As a nutritionist, I have been a huge advocate of balanced diet and creating healthy eating habits in children from start. For years, I guided mothers how to make vitamin-rich meals made from fresh ingredients for their kids and how to ensure good eating habits. Having firsthand experience with kids, I can assure you that kids during mealtimes are like SSG trained combatants who can counter your every well planned strategy and refuse to eat a single morsel of the “nutritionally balanced meal” that you have prepared for them.

But apart from being picky eaters and despite the efforts from mothers, an important question is that whether the kids still getting the required amount of nutrients from their meals or not? It becomes even a more important question when we talk about the micronutrients commonly known as vitamins and minerals.

We all have heard the famous sayings like “Calcium makes the bones strong” or “iron is necessary for blood formation”, but there is more to it than just iron or calcium. We need to highlight the need of other lesser known but important nutrients like Zinc and Vitamin D.

Zinc is vital for more than 70 enzymes required for digestion and metabolism. It boosts a child’s immunity and with its regular intake, the probability of child getting sick drops along with speedy recovery from diarrhea and normal colds. It also means that the kid would be far less picky and more likely to finish his meals in peace.

Rich sources of zinc include beef, wheat germ, sea food etc. Now beef is being avoided by many families including mine since the local butchers allegedly decided to sell the ‘donkey’ meat. On the other hand, the wheat flour we used is so refined that the germ part has been removed during milling processes. Hence, there go the two main sources of zinc right out of the window!

Next in line of fairly neglected nutrients is Vitamin D. We all are aware of role of calcium in building strong bones, tiny teeth in tots and developing firm skeletons for little ones. One thing that we don’t know is that without sufficient levels of Vitamin D, calcium cannot be absorbed by the bones and no matter how much calcium is present in diet; it will be simply useless in the body unless there is Vitamin D to make it useful.

One of the best sources of Vitamin D is sun; as sunlight initiates a process in human skin that can produce enough Vitamin D to fulfill body’s requirements. But how many hours do urban kids spend in sun? With shortage of playgrounds, parks, fear of unfiltered UV rays due to damaged ozone layer and security risks, most of the parents prefer that their kids play indoors where they can stay safe and monitored.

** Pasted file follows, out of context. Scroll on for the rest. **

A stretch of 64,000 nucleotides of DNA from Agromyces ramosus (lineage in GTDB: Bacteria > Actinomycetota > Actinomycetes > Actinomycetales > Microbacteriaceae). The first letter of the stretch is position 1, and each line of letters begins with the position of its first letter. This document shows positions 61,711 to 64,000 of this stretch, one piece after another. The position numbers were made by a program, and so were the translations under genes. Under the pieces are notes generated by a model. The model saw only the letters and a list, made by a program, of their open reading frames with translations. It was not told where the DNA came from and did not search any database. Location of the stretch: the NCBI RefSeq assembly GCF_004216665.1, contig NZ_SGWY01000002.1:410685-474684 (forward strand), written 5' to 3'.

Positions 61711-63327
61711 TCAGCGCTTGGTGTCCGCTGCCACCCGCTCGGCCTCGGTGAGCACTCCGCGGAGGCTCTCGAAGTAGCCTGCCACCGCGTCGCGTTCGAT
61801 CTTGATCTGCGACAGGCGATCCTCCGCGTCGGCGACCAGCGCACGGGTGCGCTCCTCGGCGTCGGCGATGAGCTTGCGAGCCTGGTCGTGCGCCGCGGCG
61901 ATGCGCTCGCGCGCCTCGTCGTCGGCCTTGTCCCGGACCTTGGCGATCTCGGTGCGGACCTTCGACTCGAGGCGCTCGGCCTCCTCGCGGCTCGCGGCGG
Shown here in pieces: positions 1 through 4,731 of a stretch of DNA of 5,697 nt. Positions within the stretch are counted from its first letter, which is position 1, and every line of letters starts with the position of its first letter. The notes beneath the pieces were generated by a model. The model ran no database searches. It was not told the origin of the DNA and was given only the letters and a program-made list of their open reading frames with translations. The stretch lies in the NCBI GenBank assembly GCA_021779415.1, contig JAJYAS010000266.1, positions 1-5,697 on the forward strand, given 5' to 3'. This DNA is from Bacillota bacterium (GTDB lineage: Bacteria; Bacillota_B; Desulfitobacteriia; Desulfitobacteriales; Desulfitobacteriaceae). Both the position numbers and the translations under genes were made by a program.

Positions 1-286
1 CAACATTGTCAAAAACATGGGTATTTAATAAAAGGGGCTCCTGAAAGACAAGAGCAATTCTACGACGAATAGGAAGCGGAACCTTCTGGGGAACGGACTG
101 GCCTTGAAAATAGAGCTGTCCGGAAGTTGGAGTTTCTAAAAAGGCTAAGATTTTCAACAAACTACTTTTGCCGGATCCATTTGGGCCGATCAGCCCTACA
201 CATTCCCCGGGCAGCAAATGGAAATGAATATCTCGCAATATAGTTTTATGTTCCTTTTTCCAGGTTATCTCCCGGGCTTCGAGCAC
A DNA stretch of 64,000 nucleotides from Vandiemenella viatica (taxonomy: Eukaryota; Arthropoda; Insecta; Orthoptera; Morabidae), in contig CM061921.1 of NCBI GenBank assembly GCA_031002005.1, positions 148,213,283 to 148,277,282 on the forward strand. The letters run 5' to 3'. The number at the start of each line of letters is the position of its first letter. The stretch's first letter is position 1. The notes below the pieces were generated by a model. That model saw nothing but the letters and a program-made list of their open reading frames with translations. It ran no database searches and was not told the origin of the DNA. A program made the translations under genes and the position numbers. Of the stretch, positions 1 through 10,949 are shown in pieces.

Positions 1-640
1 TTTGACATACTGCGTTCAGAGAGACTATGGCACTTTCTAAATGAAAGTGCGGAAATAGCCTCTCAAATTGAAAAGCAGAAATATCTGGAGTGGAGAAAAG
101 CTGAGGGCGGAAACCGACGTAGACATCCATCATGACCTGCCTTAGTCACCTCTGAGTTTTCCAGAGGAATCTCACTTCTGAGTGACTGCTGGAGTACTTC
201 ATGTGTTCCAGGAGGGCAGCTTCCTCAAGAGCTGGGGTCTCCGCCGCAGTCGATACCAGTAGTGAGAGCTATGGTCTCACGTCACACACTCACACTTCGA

These are just two micronutrients; the list goes on and on. The fact is that the food we are serving our kids is mostly devoid of essential micronutrients that are necessary for their growth and development.

According to various researches conducted in Pakistan:

· Our harvests have such high levels of pesticides that they are condemned to be downright harmful for human consumption.

· The quality of fresh milk is inversely proportional to the dishonesty of your Dhoodh-wala.

· Out of 30 tetra packs companies in Pakistan, providing milk, only 7 have been redeemed fit to produce tetra pack milk.

· The milling process of flour use to produce refined flour results in loss of 7 key vitamins from the gem and husk of wheat.

So the question arises that does giving our kids the desired amount of veggies, fruits, cereals, milk and meat everyday is enough to provide them a balanced diet? Because our food sources clearly lack the vitamins and minerals necessary for our kids to grow and nourish. Then what is the solution?

My peers will probably thrash me for saying this but maybe it is time that we start taking supplementation of healthy disease free children more seriously. Supplementation both in forms of fortification of foods and in form of syrups and tablets can ensure that our kids are getting all the vital nutrients required by their tiny bodies to grow and flourish.

Even for families with little means supplementation can result in lesser illness and low risks of malnutrition. And for the mothers of picky eaters it may become one less reason to worry about the diet of your kid.